Bar Prep Guidance Made Easy.

I decided to enroll in the BARBRI Extended U.S. Bar Prep course. It was a rather simple decision. With its reputation as the premiere bar prep provider, BARBRI just made sense because I knew I needed to pass the exam on the first try. I had accumulated annual leave in order to fly to New York in 2017 to take the exam, and then again for the Multistate Professional Responsibility Examination (MPRE) the following year. I needed to minimize the disruption from my full-time job and the costs of traveling back and forth to the U.S.

BARBRI’s 10-month home study option allowed me to study part-time with the aid of online help, question banks, and even personalized essay feedback. The way the course materials and personalized timetable were presented was straightforward and, therefore, easy to follow. I received my materials through the mail with an assurance that, if I followed the timetable set for me by BARBRI, I would cover the material in the most efficient manner. This ultimately proved to be true.

The course was easy to access online, both through web pages and my mobile devices. This made it convenient for me to squeeze in study time when commuting to and from work. In this sense, it wasn’t difficult to integrate my life with bar prep.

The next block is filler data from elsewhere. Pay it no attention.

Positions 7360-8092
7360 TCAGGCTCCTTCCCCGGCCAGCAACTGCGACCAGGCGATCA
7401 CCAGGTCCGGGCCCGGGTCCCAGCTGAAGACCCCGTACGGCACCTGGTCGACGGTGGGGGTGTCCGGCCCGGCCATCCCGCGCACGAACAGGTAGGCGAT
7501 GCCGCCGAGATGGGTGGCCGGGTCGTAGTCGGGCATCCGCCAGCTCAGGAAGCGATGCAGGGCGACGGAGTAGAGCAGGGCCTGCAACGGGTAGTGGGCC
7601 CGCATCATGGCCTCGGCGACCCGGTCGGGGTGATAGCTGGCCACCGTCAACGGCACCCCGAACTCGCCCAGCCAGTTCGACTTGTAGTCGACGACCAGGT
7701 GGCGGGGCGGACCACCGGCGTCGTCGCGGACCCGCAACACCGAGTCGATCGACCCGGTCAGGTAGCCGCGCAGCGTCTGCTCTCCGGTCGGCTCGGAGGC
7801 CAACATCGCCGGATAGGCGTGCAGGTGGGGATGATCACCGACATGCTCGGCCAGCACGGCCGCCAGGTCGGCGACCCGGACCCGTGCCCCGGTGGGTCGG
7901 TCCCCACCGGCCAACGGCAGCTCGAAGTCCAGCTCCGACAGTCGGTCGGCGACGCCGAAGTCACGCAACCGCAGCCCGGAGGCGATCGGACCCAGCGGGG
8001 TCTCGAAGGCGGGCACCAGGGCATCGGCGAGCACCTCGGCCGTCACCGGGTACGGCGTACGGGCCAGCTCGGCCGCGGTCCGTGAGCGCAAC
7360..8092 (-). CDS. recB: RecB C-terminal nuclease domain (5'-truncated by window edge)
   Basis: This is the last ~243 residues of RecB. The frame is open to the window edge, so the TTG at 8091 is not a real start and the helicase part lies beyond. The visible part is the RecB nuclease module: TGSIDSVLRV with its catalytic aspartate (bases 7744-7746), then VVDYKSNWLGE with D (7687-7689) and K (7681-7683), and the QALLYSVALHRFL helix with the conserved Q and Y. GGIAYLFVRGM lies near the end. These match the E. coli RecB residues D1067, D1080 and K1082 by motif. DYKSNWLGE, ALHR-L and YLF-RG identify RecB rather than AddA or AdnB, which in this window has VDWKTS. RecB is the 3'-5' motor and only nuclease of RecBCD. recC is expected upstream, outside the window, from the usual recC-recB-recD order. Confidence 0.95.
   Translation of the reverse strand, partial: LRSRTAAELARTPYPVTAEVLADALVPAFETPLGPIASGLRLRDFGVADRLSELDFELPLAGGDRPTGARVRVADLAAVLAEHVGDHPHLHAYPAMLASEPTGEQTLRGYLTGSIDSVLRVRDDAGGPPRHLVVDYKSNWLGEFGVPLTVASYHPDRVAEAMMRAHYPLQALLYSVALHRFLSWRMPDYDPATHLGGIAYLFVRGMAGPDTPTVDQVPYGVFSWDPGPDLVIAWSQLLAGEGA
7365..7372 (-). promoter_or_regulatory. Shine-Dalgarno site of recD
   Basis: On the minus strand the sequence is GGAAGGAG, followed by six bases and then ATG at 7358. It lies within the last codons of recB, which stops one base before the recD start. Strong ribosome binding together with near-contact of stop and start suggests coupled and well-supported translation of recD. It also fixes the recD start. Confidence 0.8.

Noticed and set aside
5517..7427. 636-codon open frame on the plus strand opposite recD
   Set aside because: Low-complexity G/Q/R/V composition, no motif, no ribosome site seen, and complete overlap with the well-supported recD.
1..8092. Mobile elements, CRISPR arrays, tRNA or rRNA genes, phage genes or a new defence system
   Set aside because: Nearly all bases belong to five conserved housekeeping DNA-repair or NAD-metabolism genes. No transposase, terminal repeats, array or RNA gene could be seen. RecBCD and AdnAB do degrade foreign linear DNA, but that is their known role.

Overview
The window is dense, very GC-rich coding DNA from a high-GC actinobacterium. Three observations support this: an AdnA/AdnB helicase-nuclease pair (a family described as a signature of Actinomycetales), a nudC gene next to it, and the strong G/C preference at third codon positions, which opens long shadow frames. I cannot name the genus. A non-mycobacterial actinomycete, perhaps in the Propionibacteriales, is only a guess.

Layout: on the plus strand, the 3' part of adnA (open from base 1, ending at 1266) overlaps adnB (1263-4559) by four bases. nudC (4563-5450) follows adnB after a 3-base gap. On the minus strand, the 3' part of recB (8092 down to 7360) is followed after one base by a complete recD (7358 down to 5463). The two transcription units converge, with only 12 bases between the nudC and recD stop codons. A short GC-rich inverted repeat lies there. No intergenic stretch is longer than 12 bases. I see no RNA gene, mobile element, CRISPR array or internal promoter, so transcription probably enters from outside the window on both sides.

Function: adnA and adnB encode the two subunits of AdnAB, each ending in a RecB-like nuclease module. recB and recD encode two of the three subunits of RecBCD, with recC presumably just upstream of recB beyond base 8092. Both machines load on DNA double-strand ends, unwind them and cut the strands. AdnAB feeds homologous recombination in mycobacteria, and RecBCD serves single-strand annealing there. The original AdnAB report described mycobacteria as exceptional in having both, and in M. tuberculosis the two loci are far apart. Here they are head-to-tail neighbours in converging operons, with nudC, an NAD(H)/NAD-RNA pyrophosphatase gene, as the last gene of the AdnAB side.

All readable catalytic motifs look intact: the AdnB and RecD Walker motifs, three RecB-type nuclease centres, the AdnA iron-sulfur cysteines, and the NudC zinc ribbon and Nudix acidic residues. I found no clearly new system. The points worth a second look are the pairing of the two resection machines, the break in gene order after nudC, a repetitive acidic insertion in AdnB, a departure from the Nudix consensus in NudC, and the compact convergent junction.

The BARBRI website is incredibly helpful.

I was able to send in a query about eligibility and be put in touch with a BARBRI representative. International students were also added into a group chat so we could share information, discuss questions, and encourage each other. I found that I could ask anything, and all of my concerns were taken seriously. Even now, this group chat remains a strong network, and we share updates on our careers and lives with each other.

When I later required additional BARBRI materials for the MPRE, I was relieved to find they were provided for free. I could again enjoy the ease with which the materials were delivered and made accessible. There was a video, reading resources, and even test questions. The BARBRI methodology completely changed the way I see exams and revisions.

As for the actual bar exam, although I can safely say it was one of the most challenging exams I have ever experienced, I felt adequately prepared. Thankfully, I scored 329—well above the necessary passing score of 266.

My law degree and additional qualification have been instrumental in enabling me to secure my current role, that of Manager of Strategy and Governance for a medical center in Kuala Lumpur. The hospital with which I work frequently sees patients from multiple countries across the globe. I have to occasionally deal with immigration issues resulting from long hospital stays, or cross-border issues in relation to third-party administrators operating from overseas. My cross-border legal knowledge has equipped me in the negotiation and review of these arrangements, as well as in the planning of international strategies for advertising and licensing. I thank BARBRI for much of my international career success.